Frank’s frameworks in My Degneration

Dunlap-Shohl’s account has elements of Frank’s quest narrative, but is an example of the failure of the restitution narrative and contrasts the chaos narrative. 

Frank’s quest narrative is closely tied to the notion of a journey. He writes “the idea that illness has been a journey emerges…the journey is taken in order to find out what sort of journey one has been taking” (117). Dunlap-Shohl’s use of metaphors closely compares with this notion of a journey. For example, on page 67 he traces a journey from the “mountains of denial” to the “sea of acceptance”, stating that “I’ve come further than I thought possible in adapting to Parkinson’s disease” (67). Furthermore, he illustrates himself in a boat on the sea, washed up on the shore, and then climbing a mountain. These illustrations conform to Frank’s quest narrative, which depicts illness as a journey. The final page of My Degeneration depicts Dunlap-Shohl riding a bike victoriously along a path with crashed cars and scary monsters. The narration in these final pages is addressed to the readers (“you”) which conforms with Frank’s notion that “Quest stories of illness imply that the teller has been given something by the experience, usually some insight that must be passed on to others.” (118) By illustrating a literal journey, Dunlap-Shohl aligns his account with the characteristics of Frank’s quest narrative.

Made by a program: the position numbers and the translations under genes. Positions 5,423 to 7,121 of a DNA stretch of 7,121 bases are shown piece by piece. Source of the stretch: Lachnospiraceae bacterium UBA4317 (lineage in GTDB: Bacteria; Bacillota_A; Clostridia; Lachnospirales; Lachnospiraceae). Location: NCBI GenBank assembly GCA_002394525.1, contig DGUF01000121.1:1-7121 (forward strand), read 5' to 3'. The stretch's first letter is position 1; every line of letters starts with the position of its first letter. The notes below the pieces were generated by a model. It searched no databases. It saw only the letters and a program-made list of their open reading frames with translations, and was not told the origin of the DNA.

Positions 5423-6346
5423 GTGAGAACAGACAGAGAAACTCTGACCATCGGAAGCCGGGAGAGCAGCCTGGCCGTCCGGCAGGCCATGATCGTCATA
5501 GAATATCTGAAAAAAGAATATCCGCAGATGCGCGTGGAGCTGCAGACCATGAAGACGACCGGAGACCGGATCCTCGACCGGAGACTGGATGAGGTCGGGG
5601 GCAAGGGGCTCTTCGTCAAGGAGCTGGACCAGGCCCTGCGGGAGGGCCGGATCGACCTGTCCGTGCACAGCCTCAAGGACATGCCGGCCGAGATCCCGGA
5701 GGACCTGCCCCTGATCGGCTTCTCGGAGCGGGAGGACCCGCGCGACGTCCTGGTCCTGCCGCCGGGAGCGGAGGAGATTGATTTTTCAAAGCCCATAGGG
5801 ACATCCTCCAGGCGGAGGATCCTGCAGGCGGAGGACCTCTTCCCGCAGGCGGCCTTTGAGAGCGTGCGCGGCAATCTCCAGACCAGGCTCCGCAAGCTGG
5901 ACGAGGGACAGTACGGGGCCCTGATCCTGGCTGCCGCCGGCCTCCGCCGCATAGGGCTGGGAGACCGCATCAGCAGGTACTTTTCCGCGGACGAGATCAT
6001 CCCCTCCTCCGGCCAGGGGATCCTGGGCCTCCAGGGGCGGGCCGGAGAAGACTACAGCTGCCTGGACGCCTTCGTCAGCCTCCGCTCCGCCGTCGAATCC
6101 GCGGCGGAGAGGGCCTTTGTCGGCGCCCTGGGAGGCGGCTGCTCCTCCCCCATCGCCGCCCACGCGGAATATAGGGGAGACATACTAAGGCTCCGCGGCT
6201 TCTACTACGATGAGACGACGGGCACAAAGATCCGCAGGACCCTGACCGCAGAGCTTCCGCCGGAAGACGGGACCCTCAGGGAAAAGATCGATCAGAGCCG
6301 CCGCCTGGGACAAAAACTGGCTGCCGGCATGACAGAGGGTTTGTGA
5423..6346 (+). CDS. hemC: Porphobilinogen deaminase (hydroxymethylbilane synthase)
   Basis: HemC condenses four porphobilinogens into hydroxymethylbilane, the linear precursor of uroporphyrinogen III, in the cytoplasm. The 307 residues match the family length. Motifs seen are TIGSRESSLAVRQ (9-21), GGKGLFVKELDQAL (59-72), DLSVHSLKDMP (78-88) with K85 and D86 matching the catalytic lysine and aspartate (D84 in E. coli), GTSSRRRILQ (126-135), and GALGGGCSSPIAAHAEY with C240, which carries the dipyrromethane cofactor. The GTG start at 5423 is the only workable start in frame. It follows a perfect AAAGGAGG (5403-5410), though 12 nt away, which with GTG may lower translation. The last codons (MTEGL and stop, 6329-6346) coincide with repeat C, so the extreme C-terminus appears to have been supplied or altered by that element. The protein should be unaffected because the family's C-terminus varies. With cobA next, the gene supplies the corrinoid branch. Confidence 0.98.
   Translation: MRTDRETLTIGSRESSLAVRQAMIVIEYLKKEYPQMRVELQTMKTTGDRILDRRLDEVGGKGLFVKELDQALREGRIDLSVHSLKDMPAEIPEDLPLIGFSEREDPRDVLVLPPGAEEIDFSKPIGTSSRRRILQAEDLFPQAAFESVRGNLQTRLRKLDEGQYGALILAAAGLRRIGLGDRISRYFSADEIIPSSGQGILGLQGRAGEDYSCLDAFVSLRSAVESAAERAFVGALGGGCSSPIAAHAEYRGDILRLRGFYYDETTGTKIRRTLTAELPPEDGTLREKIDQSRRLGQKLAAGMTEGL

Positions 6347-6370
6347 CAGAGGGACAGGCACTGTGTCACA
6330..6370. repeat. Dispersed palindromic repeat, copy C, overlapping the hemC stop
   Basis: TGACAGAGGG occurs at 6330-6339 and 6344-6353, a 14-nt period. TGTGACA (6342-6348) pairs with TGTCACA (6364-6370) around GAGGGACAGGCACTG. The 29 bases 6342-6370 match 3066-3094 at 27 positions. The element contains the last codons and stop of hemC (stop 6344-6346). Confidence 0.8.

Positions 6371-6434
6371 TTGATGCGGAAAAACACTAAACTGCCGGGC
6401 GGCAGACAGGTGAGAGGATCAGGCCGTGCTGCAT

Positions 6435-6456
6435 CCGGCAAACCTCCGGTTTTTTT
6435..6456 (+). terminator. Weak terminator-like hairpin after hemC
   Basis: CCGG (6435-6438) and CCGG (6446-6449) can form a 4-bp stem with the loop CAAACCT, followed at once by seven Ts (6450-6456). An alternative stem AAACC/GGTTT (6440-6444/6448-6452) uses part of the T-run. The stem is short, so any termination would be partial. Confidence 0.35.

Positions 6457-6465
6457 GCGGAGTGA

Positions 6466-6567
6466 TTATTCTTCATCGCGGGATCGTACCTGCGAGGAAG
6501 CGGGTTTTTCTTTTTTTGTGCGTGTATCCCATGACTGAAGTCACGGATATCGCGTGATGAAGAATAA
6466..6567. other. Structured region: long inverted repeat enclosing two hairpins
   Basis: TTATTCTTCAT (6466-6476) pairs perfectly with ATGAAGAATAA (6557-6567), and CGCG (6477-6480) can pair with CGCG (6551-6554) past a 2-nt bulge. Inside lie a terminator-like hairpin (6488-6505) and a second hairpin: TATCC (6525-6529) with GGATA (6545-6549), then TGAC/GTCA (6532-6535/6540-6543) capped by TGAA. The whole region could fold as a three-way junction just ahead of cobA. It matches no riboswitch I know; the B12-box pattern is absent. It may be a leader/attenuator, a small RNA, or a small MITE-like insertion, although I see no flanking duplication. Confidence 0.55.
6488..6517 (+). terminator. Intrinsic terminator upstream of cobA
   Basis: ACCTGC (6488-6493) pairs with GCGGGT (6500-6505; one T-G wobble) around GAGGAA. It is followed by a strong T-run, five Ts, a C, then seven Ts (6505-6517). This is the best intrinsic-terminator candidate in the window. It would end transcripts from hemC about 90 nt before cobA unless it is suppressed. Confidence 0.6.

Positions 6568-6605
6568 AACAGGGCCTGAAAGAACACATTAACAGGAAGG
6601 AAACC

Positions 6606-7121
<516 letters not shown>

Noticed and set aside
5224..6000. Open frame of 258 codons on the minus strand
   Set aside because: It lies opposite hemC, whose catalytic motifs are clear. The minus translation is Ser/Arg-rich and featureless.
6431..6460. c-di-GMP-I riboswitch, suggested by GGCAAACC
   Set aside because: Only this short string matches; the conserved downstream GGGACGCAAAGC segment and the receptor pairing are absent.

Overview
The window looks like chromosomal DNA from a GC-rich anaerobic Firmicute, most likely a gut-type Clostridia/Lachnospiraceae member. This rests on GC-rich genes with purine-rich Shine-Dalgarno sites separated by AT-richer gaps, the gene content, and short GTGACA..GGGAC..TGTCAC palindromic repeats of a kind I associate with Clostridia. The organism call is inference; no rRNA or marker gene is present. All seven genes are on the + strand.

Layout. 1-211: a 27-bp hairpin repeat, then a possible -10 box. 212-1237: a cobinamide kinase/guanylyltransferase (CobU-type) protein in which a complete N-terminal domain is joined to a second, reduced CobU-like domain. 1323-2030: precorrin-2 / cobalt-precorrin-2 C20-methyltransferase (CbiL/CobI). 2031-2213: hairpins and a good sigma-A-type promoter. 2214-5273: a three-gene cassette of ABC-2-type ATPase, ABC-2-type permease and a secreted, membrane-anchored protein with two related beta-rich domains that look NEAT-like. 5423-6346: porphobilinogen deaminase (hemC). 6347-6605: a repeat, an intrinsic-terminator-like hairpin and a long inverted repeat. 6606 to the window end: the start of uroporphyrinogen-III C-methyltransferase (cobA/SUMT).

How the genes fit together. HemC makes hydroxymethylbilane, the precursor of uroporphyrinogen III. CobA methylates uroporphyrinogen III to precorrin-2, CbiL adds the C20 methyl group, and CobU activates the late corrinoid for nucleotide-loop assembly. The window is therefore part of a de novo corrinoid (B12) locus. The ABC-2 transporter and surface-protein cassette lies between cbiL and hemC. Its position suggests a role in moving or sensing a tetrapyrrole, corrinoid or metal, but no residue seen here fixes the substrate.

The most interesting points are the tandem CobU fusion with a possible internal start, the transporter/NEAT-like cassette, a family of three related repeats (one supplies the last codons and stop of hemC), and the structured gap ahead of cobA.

According to Frank, “restitution stories no longer work when…impairment will remain chronic” (94). Parkinson’s disease is disabling, progressive, and incurable, automatically causing the restitution narrative to fail. However, this does not dishearten Dunlap-Shohl, as he listens to the Spandex angel to “move it or lose it” (13). Thus, the failure of the restitution narrative causes Dunlap-Shohl to turn to the quest narrative and share his journey of learning to live with Parkinson’s. 

For Frank, “the person living the chaos story has no distance from her life and no reflective grasp on it” (98). Dunlap-Shohl is writing this book several years after he got diagnosed and is able to reflect upon it and even share his experiences with humor. He has a reflective grasp and the very act of telling his story contrasts the conditions of a chaos narrative.

Frank, Arthur. The Wounded Storyteller: Body, Illness, and Ethics. Chicago, University of Chicago Press, 1995.

Dunlap-Shohl, Peter. My Degeneration: A Journey Through Parkinson’s. Pennsylvania State University Press, 2015.